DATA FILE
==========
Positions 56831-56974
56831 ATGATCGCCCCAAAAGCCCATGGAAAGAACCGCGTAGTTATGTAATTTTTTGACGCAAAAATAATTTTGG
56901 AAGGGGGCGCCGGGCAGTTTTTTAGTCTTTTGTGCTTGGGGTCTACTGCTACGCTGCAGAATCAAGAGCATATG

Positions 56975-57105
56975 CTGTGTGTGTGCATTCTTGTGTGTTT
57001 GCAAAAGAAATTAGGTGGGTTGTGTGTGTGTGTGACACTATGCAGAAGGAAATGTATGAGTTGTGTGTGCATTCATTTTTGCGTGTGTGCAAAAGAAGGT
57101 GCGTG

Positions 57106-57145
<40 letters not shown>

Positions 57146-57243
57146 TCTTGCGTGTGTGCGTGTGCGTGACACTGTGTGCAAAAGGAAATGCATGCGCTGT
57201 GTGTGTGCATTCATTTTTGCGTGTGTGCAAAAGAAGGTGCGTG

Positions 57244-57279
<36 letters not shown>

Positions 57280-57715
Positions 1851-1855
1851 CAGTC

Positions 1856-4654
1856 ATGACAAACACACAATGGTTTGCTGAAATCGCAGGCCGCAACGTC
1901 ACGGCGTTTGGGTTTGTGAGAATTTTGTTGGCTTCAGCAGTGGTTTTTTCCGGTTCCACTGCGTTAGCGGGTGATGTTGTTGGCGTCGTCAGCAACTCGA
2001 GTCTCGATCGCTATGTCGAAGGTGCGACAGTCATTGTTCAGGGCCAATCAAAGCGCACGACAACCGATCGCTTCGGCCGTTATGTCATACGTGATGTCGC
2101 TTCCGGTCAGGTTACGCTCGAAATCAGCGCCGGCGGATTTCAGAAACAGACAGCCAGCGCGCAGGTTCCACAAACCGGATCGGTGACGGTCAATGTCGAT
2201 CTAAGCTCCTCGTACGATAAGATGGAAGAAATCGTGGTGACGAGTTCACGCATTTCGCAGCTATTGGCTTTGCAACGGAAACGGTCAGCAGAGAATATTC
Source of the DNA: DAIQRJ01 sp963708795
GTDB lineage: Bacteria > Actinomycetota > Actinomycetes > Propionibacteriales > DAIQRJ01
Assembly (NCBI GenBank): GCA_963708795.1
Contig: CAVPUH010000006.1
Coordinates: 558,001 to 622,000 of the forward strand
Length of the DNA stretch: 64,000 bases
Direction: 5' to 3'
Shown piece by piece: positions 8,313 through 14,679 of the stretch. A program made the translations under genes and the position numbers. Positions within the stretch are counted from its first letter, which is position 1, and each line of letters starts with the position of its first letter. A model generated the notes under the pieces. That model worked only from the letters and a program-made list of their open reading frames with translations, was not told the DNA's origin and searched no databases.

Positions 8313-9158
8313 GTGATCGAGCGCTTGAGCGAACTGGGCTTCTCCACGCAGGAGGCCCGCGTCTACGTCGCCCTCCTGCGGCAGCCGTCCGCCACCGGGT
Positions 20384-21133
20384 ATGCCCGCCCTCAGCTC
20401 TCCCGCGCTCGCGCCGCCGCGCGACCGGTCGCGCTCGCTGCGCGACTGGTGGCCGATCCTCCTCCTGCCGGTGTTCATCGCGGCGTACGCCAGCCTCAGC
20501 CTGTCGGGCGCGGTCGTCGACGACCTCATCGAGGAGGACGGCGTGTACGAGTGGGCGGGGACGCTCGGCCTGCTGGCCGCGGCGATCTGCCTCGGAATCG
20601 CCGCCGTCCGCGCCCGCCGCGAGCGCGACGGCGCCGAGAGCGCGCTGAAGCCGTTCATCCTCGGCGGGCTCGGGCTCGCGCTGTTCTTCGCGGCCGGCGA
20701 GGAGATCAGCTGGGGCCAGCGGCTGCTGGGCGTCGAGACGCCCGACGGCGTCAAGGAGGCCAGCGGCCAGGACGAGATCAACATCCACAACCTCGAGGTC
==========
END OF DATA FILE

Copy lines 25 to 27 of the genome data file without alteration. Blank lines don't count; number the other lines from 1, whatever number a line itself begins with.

GTDB lineage: Bacteria > Actinomycetota > Actinomycetes > Propionibacteriales > DAIQRJ01
Assembly (NCBI GenBank): GCA_963708795.1
Contig: CAVPUH010000006.1